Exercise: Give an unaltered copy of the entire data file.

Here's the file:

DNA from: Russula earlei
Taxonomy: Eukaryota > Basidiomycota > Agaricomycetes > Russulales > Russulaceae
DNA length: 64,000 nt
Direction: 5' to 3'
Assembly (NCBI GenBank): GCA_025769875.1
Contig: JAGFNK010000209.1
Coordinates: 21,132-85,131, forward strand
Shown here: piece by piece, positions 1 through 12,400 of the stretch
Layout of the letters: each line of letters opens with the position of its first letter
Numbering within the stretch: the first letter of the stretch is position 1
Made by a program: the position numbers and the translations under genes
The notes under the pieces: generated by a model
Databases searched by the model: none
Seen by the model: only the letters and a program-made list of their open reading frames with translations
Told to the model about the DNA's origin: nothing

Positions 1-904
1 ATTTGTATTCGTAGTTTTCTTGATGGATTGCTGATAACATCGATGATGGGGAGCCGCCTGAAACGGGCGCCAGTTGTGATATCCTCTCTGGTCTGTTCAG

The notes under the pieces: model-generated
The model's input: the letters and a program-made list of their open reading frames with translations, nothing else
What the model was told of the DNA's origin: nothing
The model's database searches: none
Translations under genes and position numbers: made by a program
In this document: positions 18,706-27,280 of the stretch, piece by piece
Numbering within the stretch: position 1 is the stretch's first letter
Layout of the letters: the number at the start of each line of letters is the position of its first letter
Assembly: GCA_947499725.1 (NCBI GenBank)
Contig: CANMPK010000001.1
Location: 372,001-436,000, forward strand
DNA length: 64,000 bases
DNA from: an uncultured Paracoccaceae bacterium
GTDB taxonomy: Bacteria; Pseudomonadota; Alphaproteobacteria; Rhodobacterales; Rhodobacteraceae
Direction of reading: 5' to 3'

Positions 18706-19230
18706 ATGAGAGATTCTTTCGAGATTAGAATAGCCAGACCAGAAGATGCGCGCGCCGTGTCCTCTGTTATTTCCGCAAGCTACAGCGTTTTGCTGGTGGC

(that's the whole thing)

DNA from: Russula earlei
Taxonomy: Eukaryota > Basidiomycota > Agaricomycetes > Russulales > Russulaceae
DNA length: 64,000 nt
Direction: 5' to 3'
Assembly (NCBI GenBank): GCA_025769875.1
Contig: JAGFNK010000209.1
Coordinates: 21,132-85,131, forward strand
Shown here: piece by piece, positions 1 through 12,400 of the stretch
Layout of the letters: each line of letters opens with the position of its first letter
Numbering within the stretch: the first letter of the stretch is position 1
Made by a program: the position numbers and the translations under genes
The notes under the pieces: generated by a model
Databases searched by the model: none
Seen by the model: only the letters and a program-made list of their open reading frames with translations
Told to the model about the DNA's origin: nothing

Positions 1-904
1 ATTTGTATTCGTAGTTTTCTTGATGGATTGCTGATAACATCGATGATGGGGAGCCGCCTGAAACGGGCGCCAGTTGTGATATCCTCTCTGGTCTGTTCAG

The notes under the pieces: model-generated
The model's input: the letters and a program-made list of their open reading frames with translations, nothing else
What the model was told of the DNA's origin: nothing
The model's database searches: none
Translations under genes and position numbers: made by a program
In this document: positions 18,706-27,280 of the stretch, piece by piece
Numbering within the stretch: position 1 is the stretch's first letter
Layout of the letters: the number at the start of each line of letters is the position of its first letter
Assembly: GCA_947499725.1 (NCBI GenBank)
Contig: CANMPK010000001.1
Location: 372,001-436,000, forward strand
DNA length: 64,000 bases
DNA from: an uncultured Paracoccaceae bacterium
GTDB taxonomy: Bacteria; Pseudomonadota; Alphaproteobacteria; Rhodobacterales; Rhodobacteraceae
Direction of reading: 5' to 3'

Positions 18706-19230
18706 ATGAGAGATTCTTTCGAGATTAGAATAGCCAGACCAGAAGATGCGCGCGCCGTGTCCTCTGTTATTTCCGCAAGCTACAGCGTTTTGCTGGTGGC